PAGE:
Aside from skin cancer, prostate cancer is the most common cancer in American men. Because of this, prostate cancer research has been an ongoing process of looking into the causes, prevention, detection, and treatment of the disease. But with hundreds upon hundreds of published studies out there, how can patients keep up with what’s new? Since September is Prostate Cancer Awareness Month, it’s a great time to discuss the new developments that are being made in prostate cancer treatment.
Here are three big prostate cancer treatment advancements that can change how prostate cancer is detected and treated:
1. Genetic & Genomic Testing is Now Available for Prostate Cancer
Genes can play a role in both the development and behavior of prostate cancer. Two types of tests that can be helpful in gathering this information are genetic testing and genomic testing. While they sound similar, they collect different information.
Genetic testing is used more frequently to define men who are at a higher risk of developing cancer but have yet to get cancer. People who have a known family history of prostate cancer may want to investigate further with genetic testing to see if they carry a gene mutation that puts them at risk. New research on gene changes linked to prostate cancer is helping scientists better understand how prostate cancer develops.
Genomic testing, on the other hand, is done for patients who have been diagnosed with prostate cancer in hopes of determining how cancer might behave. This information can be beneficial in deciding the course of care for your cancer. Some of the genomic tests available now include Decipher, Oncotype DX, ProstaVysion, and the Prolaris Test.
Depending on a patient’s circumstances, an oncologist may recommend one or both tests. Not only can it help steer the type of treatment recommended it can also provide important information for family members who may be trying to determine their own risk for developing prostate cancer.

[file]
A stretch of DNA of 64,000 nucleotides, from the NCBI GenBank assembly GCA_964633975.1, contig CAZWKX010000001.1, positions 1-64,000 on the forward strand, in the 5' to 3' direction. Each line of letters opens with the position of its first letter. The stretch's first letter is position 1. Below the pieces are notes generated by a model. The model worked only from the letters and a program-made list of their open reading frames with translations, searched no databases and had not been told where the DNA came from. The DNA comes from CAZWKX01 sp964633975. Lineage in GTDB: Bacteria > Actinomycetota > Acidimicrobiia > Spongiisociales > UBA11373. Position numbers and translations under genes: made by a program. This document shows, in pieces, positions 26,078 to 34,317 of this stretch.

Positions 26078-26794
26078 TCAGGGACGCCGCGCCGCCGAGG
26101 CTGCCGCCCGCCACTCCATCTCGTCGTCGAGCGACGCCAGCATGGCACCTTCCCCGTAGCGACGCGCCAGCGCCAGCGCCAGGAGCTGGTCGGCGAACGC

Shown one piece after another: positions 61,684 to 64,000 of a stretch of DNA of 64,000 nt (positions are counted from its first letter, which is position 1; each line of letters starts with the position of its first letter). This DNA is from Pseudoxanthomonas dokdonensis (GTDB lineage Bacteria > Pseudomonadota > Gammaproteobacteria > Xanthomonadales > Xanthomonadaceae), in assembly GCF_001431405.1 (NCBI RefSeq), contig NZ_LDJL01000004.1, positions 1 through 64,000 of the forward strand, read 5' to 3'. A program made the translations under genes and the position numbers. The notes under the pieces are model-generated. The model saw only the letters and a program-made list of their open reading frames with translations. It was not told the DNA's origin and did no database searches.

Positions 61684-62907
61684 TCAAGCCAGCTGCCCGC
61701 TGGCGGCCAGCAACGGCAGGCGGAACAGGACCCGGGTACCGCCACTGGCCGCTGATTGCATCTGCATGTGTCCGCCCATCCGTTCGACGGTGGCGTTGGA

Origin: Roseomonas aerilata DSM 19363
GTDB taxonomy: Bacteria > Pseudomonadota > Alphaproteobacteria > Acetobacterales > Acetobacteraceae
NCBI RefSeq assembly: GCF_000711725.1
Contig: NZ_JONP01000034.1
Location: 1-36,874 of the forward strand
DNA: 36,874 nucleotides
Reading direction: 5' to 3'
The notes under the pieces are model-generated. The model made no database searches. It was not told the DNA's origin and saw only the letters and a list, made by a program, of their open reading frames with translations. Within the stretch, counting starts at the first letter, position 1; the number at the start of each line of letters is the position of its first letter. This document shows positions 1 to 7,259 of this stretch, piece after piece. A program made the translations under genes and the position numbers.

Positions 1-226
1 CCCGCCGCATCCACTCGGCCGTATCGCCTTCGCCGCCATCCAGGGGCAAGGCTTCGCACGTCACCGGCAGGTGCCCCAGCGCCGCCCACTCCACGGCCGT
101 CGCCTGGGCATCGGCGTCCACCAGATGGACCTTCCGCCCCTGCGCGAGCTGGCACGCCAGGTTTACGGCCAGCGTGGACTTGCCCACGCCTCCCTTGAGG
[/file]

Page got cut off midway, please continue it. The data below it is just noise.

2. Earlier Detection
Cancer researchers are trying to develop a better prostate-specific antigen (PSA) test, which could lead to earlier prostate cancer detection (PSA is a protein that is produced exclusively by prostate cells. An overabundance of this protein may indicate that cancer is present).
Additionally, cancer researchers are developing a urine test to find a gene called prostate cancer gene 3 (PCA3), which could also help detect prostate cancer more quickly. When a man has prostate cancer, PCA3 is made in larger amounts. More accurate testing could help prostate cancer doctors decide if a biopsy of the prostate is needed. With a more effective testing method, healthier men could be screened for prostate cancer, resulting in prostate cancers being found and treated earlier.
New technologies for imaging tumors are also in development. More precise pictures could help prostate cancer specialists find smaller tumors more effectively and earlier, which could lead to improved outcomes.
3. Immunotherapy for Prostate Cancer
The goal of immunotherapy is to boost the body’s immune system to help fight off or destroy cancer cells. Prostate cancer has seen much promise and potential for changing the way this disease is treated by using immunotherapy.
Prostate cancer immunotherapy studies are being conducted in the following seven categories:
Therapeutic vaccines: intended to treat or cure a disease by stimulating the immune system
Oncolytic virus therapies: intended to kill cancer cells and stimulate an immune response against tumors
Checkpoint inhibitors: drugs that block normal proteins on cancer cells, or the proteins on the T-cells that respond to them
Adoptive cell therapies: the collection of T-cells from the blood, which are then modified, and injected back into the patient so they can better recognize cancer cells in the body
Adjuvant immunotherapies: substances used to boost the immune system so the patient’s response to therapeutic vaccines can be improved
Cytokines: the injection of laboratory-produced cytokines (proteins that boost the immune system) to increase the number of ones the body would normally produce
Monoclonal antibodies: antibodies designed in a lab that specifically target a certain antigen, such as one found on cancer cells
According to the American Cancer Society, one promising approach for the future might be to combine a checkpoint inhibitor with a prostate cancer vaccine. This combination could strengthen the immune response and help a vaccine be more effective.
The cancer specialists at Compass Oncology are deeply committed to advancing the science of oncology. Our prostate cancer doctors have helped play a role in the development of more than 70 FDA-approved cancer therapies. We offer clinical trials that are not available anywhere else in the Portland and Vancouver area. Search clinical trials for prostate cancer available at Compass Oncology, and don’t hesitate to speak with your prostate cancer specialist today about the possibility of joining a prostate cancer clinical trial.